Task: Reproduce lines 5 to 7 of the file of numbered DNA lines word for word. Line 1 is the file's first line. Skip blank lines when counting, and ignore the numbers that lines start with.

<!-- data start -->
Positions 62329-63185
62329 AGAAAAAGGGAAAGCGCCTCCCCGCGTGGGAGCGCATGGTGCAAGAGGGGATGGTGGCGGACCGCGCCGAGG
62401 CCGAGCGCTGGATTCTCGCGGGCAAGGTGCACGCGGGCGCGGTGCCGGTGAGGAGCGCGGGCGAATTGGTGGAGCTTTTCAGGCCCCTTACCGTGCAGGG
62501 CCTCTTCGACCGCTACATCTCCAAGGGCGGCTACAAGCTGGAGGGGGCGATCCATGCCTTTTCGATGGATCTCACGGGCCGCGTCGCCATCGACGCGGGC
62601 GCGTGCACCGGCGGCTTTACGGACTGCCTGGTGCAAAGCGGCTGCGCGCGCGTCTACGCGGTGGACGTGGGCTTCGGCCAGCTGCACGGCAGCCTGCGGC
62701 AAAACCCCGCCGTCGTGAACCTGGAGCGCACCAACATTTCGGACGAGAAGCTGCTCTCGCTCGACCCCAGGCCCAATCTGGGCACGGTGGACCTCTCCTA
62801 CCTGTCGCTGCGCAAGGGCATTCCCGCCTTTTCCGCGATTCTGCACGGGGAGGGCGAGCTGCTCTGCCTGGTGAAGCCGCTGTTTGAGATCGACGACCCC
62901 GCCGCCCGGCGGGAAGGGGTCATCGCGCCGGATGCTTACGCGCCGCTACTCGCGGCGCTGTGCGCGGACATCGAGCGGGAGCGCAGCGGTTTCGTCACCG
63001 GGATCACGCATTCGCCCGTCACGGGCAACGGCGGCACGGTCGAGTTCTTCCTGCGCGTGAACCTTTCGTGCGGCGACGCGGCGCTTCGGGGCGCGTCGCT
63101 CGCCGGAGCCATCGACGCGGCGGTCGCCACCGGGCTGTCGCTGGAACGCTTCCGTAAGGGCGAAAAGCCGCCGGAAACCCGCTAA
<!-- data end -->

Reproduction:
62601 GCGTGCACCGGCGGCTTTACGGACTGCCTGGTGCAAAGCGGCTGCGCGCGCGTCTACGCGGTGGACGTGGGCTTCGGCCAGCTGCACGGCAGCCTGCGGC
62701 AAAACCCCGCCGTCGTGAACCTGGAGCGCACCAACATTTCGGACGAGAAGCTGCTCTCGCTCGACCCCAGGCCCAATCTGGGCACGGTGGACCTCTCCTA
62801 CCTGTCGCTGCGCAAGGGCATTCCCGCCTTTTCCGCGATTCTGCACGGGGAGGGCGAGCTGCTCTGCCTGGTGAAGCCGCTGTTTGAGATCGACGACCCC